Step 1: A Local Watchmaker
- Spanner wrench to remove the back
- Ballpoint pen or jeweler's screwdriver to depress the stem lock
- Canned air with a guide tube
- Rubber cement or a properly sized "O"-ring
Step 2: A Really Bad Idea That Worked
*Those who know say dirty watches are apt to run fast, even though that seems counter-intuitive. Mine was running slow.
**After posting this Instructable, I found and read some articles on quartz watch problems. One article suggested the very thing I decided to do in this Instructable, which is to blow out the movement with compressed air in order to remove loose debris from dried and flaked oil.
Step 3: Take the Movement Out of the Case
Lift the plastic retainer out of the watch case and depress the lock that holds the stem in the movement. The stem must be pressed inward as far as possible. The locking piece disappears when the stem is pulled outward without releasing the lock. On Seiko watches the stem lock is very often a springy piece of metal near the stem and it has a small hole in it. Look in the photo near the end of the toothpick. See also the second photo. Push downward on the piece with the hole while pulling the stem out of the watch case. A ballpoint pen works well enough for this, or you may use a jeweler's screwdriver. A toothpick splinters and leaves debris in the watch case.
Step 4: Canned Air
(When assembling the watch in its case, do not force the stem through the case and back into the movement too hard. A little pressure is needed, but too much may mean something is not properly aligned or installed in the proper orientation.)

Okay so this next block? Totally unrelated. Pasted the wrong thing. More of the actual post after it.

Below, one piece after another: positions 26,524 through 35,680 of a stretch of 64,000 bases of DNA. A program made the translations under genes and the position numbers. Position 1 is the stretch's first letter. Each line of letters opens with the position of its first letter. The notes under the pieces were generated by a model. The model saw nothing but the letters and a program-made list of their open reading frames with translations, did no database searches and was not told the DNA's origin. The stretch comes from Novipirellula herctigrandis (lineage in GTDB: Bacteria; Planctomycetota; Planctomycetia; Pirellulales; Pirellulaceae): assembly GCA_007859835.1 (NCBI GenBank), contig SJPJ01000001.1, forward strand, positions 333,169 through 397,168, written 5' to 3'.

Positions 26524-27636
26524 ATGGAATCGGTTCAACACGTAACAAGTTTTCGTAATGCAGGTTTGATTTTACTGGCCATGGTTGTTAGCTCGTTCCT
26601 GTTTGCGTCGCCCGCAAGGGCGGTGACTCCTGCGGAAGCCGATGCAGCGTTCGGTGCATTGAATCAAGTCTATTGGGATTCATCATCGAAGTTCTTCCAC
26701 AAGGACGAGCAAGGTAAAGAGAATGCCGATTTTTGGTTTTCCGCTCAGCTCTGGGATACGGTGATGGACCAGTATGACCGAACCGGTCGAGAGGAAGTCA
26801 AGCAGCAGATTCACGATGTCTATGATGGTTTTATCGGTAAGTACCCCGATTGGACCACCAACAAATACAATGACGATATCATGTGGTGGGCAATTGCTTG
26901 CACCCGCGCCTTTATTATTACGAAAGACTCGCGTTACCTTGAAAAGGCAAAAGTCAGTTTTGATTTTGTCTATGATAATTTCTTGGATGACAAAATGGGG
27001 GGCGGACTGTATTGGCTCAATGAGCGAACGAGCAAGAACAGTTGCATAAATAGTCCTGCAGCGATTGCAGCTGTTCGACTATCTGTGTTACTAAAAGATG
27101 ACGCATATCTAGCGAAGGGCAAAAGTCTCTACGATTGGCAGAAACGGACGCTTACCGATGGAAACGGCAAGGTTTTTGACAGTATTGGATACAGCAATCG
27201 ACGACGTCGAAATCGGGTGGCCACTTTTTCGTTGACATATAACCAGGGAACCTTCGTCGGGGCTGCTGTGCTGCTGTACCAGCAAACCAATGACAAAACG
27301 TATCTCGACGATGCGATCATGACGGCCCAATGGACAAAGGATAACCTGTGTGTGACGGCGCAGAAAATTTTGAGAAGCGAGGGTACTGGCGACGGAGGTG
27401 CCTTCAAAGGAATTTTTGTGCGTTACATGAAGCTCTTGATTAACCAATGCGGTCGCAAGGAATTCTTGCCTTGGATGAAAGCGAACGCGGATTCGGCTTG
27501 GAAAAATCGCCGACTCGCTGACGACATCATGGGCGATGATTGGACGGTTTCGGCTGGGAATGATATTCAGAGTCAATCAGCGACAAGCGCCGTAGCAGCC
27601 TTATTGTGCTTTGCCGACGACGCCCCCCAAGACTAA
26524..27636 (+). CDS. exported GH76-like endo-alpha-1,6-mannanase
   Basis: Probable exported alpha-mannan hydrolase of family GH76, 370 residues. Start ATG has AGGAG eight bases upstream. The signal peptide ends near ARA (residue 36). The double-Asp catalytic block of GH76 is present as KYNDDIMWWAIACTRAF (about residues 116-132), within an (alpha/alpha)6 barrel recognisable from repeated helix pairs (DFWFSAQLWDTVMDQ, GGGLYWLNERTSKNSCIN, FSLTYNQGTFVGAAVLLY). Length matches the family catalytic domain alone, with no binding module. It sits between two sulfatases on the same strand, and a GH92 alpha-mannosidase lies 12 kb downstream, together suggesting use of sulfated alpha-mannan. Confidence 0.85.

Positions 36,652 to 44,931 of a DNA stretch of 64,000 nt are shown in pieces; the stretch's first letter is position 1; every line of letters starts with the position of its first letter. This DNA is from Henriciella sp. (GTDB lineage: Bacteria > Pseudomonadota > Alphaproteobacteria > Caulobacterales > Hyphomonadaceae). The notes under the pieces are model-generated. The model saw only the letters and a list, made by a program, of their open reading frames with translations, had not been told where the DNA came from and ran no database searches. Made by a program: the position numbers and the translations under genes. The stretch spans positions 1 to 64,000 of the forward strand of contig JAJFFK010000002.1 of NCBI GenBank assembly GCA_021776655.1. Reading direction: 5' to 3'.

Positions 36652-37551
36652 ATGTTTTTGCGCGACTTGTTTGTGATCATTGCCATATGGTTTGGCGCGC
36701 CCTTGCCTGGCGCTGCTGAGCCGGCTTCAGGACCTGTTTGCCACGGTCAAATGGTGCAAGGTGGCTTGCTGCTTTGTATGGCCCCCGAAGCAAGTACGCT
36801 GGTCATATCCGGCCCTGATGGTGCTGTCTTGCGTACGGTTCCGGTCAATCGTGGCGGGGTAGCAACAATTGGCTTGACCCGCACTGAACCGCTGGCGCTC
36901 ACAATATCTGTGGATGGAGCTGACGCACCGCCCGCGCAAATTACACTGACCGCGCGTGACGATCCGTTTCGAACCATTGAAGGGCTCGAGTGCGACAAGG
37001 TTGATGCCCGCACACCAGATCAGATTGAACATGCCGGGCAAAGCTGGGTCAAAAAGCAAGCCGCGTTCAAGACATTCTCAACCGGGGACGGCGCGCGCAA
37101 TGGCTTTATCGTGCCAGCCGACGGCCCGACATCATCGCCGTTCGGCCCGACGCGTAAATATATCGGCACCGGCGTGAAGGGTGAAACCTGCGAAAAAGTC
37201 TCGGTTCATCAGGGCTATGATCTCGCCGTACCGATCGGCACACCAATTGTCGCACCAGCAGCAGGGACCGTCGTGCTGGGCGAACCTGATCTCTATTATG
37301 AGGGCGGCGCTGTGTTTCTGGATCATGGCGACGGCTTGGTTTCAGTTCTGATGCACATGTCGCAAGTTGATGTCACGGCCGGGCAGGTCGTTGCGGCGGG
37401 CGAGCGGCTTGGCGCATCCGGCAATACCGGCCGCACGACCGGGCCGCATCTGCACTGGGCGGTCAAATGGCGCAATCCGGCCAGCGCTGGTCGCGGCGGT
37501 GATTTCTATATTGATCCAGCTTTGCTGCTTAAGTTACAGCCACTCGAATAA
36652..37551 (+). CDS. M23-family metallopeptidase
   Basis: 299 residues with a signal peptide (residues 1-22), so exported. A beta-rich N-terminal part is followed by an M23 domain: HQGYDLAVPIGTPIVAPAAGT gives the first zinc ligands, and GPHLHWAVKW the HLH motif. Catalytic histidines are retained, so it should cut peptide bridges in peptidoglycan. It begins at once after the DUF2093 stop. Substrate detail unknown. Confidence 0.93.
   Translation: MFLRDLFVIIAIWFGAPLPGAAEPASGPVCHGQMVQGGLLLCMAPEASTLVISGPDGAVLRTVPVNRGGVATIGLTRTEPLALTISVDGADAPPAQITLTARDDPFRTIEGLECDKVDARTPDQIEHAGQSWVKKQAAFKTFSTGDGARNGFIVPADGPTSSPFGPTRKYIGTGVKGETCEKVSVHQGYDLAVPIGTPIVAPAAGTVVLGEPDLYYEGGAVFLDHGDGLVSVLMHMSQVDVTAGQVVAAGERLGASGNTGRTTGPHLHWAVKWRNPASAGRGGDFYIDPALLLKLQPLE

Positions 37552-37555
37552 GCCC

Step 5: Checking the Results
*The black clock faces indicate it was dark in those parts of the world when this photo was taken. The clock faces are white during hours of daylight in the respective parts of the world. Still, the second hands on these clocks are easy to see.
Step 6: Gasket
"O"-rings for watches are available from Amazon and from watchmaker's supply houses, like Esslinger. Some are sold in assortments and some individually. Unfortunately, Seiko uses part numbers rather than dimensions on its "O"-rings and I have not found a key to the numbers so I can order the right gasket for my watch. The Esslinger site also has some tutorial information for the amateur.
The graphic is a depiction of an "O"-ring, including a cross sectional view. The diameter of the material and the internal diameter are the key measurements for a watch back.
*The gaskets that seal various parts of a watch degrade over time and need replacement periodically.
Step 7: Bonus: How a Quartz Watch Works
The photo shows the inside parts of a common, inexpensive quartz clock movement. The little can is the quartz tuning fork. The copper coil that is part of the stepper motor is also visible, as are the gears that break down the motion of the second hand for minutes and hours. The micro-processor is on a small circuit board inside what you can see, as is the rest of the stepper motor. (I once did an Instructable on modifying a quartz clock movement with a switch for timing oneself during public speaking.)
This is one of my very few adventures in watch repair. I know nothing about watch and clock repair. There are forums on watch repair on the Internet. Please take your questions about problems you are having to those. There are also books available for sale or in your public library on watch repair.